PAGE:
Extrusion freeform fabrication is a 3-D layerwise writing technique for forming objects directly under the control of a CAD program. This method is one of a family of rapid prototyping methods which include stereolithography, selective laser sintering and fused deposition modeling. This system can be used to build shapes, layer by layer, from hydrogels of agarose, polyacrylamide or other cross-linked water-soluble acrylic polymers.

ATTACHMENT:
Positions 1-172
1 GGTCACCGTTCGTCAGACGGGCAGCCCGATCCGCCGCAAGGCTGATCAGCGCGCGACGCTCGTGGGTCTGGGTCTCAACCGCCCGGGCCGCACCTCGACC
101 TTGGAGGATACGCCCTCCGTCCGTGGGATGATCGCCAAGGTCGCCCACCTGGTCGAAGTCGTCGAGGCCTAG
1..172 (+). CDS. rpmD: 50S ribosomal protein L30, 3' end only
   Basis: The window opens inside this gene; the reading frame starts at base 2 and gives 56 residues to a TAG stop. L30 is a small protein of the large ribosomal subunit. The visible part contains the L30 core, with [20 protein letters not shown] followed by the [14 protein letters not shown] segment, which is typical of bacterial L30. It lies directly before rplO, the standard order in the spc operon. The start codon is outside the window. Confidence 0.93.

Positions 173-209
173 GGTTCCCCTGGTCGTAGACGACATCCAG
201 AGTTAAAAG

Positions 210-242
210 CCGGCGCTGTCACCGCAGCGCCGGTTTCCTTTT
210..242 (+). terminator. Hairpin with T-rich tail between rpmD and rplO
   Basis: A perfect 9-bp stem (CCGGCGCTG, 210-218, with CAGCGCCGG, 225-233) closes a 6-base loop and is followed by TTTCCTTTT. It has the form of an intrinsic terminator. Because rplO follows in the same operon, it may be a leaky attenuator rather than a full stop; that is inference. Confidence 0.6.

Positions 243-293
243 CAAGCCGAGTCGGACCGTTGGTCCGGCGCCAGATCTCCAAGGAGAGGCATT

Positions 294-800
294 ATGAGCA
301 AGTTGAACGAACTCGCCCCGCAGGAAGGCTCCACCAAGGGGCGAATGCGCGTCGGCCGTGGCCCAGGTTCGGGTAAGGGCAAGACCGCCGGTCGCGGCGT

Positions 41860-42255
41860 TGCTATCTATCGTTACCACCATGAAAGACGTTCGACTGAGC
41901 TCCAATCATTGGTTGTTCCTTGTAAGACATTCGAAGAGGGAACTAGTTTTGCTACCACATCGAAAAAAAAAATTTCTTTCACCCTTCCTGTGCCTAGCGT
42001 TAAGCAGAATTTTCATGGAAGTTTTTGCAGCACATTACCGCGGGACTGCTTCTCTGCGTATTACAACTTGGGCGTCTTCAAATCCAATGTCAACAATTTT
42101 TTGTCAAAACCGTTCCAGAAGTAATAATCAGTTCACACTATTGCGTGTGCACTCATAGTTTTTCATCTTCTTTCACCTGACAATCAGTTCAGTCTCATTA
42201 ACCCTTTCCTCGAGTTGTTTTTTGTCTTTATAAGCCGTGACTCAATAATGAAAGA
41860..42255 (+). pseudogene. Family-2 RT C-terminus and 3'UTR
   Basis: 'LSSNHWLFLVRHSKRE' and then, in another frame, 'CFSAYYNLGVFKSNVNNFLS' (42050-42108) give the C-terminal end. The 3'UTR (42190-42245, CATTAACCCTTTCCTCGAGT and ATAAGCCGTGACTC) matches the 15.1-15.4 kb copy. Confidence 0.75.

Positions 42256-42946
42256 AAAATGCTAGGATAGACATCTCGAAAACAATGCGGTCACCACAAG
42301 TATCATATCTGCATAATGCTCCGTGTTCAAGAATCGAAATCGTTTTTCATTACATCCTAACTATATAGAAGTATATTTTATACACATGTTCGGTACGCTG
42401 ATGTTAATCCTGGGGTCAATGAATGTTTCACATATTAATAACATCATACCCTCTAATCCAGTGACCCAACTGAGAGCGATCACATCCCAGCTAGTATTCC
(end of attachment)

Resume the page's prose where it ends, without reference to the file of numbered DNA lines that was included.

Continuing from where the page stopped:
Mineralization can be induced in these gels by building a part with alternating layers of gels containing calcium and carbonate or phosphate that can be formed into stacks which then mineralize by cross-diffusion. The write head can be conceived of as a cell which delivers the appropriate minerals to a site within a swollen gel matrix. This diffusive mineralization process can thus be compared with bone mineralization. The gel structure controls the morphology of the mineral. The site of mineralization is controlled by osmotic forces which localize most of the mineral in whichever zone has the higher ionic strength. The mineral content, expressed as a fraction of the polymer content, is similar to that of bone but the water content is much higher than in bone. This raises the question of what process drives the water exclusion during bone mineralization.